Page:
I’ve just finished David McCullough’s new book, The Pioneers. If you’re a native Ohioan, like me, it strikes home. If you’re not an Ohioan, but you like history, you’ll find it an interesting exploration of the early American pioneer experience.
The Pioneers tells the story of the settlement of the Ohio territory in the late 1700s and early 1800s, with a principal focus on the town of Marietta, on the Ohio River. The book sketches the history of the Northwest Territory and Marietta from the days when the Ohio lands were viewed as a tempting, but dangerous, far western wilderness and advocates of settlement were seeking congressional approval of the Northwest Ordinance and settlements, through early settlement days and the Burr conspiracy on Blennerhassett Island, to Ohio statehood and the development of the state school system and early state colleges, to the role of Ohio as a principal stop on the Underground Railroad. Along the way we meet many interesting characters, like Manasseh Cutler, a formidable preacher turned lobbyist who skillfully managed the interests of the advocates of settlement in Congress, his son Ephraim, a spelling-challenged champion of free public schools and opposition to slavery, Samuel Hildreth, a curious and inquisitive doctor, painter, scientist, and naturalist, and Rufus Putnam, the Revolutionary War veteran and common-sense general who held the Marietta settlement together during the early, difficult days.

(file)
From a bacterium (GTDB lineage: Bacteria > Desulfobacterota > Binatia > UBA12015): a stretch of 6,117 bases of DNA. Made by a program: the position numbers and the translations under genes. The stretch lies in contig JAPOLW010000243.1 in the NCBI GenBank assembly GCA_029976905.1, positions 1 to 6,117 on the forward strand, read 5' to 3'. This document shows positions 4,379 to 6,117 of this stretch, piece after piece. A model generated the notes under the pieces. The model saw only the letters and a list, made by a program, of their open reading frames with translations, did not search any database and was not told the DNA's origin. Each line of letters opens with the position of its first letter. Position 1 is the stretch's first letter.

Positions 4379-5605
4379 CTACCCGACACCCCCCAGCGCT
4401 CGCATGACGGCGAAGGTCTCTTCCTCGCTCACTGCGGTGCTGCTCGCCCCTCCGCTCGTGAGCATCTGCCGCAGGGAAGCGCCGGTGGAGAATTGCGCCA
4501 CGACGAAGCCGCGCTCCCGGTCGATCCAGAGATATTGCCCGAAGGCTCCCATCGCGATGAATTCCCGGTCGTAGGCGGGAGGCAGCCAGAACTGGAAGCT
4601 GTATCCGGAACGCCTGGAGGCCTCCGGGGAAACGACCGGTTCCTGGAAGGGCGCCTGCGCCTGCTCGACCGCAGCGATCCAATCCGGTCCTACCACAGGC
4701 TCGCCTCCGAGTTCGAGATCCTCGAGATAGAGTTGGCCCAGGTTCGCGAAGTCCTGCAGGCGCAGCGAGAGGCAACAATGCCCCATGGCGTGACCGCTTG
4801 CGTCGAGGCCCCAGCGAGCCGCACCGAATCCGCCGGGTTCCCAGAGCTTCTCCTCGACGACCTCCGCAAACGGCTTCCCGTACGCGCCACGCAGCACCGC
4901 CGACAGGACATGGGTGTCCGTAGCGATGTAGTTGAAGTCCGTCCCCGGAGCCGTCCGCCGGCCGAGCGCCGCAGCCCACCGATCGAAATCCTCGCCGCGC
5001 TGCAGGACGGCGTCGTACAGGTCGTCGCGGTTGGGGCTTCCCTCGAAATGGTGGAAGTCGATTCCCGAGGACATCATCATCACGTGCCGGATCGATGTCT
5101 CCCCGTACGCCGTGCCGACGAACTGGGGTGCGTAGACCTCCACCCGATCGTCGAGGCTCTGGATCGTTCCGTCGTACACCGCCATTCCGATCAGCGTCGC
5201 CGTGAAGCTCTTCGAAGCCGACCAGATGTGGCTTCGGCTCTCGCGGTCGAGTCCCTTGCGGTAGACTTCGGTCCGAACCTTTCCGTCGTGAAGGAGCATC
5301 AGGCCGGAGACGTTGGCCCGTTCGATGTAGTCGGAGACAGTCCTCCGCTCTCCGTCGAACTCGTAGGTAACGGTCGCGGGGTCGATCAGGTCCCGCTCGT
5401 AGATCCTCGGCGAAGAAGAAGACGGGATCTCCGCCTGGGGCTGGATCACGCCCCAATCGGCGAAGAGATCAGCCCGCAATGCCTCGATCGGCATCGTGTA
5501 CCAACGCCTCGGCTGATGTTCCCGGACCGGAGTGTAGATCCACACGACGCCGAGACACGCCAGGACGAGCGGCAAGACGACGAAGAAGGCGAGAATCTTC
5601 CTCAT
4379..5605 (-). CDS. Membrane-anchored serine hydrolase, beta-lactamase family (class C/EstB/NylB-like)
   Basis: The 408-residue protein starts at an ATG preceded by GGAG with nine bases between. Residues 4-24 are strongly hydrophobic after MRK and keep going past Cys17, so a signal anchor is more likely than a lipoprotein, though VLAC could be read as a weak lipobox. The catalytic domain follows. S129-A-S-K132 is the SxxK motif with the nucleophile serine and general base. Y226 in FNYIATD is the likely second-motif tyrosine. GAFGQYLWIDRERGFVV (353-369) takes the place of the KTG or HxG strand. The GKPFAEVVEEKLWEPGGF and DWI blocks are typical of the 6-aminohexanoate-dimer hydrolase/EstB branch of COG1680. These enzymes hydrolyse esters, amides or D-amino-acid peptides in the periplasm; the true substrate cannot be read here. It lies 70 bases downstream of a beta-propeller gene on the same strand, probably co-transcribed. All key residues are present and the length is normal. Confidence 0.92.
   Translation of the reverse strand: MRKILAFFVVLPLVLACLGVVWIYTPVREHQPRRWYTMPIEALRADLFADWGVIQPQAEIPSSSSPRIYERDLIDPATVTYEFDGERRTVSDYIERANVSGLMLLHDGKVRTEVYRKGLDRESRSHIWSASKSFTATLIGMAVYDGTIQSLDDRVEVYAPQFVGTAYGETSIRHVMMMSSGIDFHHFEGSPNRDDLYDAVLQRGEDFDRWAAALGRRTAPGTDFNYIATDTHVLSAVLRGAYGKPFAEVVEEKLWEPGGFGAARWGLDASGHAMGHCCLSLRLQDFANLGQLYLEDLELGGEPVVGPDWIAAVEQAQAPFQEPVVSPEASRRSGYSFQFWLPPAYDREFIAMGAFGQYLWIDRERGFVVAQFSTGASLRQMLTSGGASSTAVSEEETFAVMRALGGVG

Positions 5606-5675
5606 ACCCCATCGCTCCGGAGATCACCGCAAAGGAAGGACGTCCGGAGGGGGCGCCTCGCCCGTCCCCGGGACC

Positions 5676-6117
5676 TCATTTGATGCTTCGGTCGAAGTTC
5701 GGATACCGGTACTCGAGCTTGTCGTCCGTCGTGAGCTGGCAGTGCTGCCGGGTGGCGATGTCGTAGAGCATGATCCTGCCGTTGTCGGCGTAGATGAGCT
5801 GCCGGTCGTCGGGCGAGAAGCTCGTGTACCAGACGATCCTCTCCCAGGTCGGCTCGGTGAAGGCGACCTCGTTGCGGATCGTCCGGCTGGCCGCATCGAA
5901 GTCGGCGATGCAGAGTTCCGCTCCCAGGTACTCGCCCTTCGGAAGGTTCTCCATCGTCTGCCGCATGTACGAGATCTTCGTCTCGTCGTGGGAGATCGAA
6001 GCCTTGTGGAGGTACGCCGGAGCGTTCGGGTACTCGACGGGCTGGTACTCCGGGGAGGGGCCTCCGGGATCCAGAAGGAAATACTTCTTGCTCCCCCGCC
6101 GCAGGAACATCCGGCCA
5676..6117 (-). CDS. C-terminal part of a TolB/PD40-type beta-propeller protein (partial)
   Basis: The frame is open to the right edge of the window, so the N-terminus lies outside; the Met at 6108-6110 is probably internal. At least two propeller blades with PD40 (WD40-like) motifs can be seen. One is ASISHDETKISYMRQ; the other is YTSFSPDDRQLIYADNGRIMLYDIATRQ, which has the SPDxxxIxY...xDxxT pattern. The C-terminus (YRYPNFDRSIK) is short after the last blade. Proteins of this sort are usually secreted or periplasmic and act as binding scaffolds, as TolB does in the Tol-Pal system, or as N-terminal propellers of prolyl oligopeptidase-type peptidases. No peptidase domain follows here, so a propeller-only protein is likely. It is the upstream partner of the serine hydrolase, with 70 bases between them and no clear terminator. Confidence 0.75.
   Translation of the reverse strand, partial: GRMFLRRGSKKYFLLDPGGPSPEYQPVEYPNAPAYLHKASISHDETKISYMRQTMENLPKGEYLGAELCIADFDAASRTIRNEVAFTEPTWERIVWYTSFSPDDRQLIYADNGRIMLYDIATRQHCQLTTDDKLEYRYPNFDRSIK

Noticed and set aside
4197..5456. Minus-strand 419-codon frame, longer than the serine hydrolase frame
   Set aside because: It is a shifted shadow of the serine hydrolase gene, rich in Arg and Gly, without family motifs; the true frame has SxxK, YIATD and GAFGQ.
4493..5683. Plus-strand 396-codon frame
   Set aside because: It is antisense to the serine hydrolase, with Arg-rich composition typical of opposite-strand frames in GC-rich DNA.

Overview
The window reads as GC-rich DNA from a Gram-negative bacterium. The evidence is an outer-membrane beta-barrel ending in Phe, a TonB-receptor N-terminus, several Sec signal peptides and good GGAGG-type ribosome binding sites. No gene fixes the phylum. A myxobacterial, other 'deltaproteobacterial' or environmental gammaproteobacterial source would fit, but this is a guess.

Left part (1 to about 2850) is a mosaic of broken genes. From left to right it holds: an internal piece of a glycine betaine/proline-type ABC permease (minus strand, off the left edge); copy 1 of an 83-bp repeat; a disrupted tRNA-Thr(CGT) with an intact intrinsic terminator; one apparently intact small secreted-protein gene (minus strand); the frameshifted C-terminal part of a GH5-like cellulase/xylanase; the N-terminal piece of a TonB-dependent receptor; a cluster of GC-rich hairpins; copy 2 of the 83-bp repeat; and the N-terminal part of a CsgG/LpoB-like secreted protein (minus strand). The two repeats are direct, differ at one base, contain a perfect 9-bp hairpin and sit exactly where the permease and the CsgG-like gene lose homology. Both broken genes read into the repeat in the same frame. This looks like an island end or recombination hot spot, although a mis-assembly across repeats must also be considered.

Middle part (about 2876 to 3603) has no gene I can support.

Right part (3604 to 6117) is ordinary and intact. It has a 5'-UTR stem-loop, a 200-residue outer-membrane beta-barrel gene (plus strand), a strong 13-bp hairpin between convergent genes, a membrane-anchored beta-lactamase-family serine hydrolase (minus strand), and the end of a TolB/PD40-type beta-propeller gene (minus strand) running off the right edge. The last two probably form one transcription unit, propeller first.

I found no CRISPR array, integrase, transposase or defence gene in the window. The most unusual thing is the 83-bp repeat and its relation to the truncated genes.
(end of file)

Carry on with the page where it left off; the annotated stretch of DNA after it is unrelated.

If you’re an Ohioan of a certain age, like me, you’ll remember learning about some of this in your Ohio history classes in grade school. The Pioneers is a reminder of our state’s early history, when Ohio was an untamed wilderness with gigantic trees and forest prowled by panthers, bears, and wolves. And the story of Ohio is unsettling, as most pioneer stories are — unsettling because of the treatment of the native Americans who were forced from their ancestral lands by the flood of settlers and the massacres and battles that resulted from the inevitable clashes that occurred as the natives desperately tried to preserve their way of life. The book is also a useful reminder of how close Ohio came to being a state that allowed slavery, as opposed to a bulwark against the spread of slavery and, ultimately, one of the chief supporters of the Union cause in the Civil War.
The Pioneers is a good read.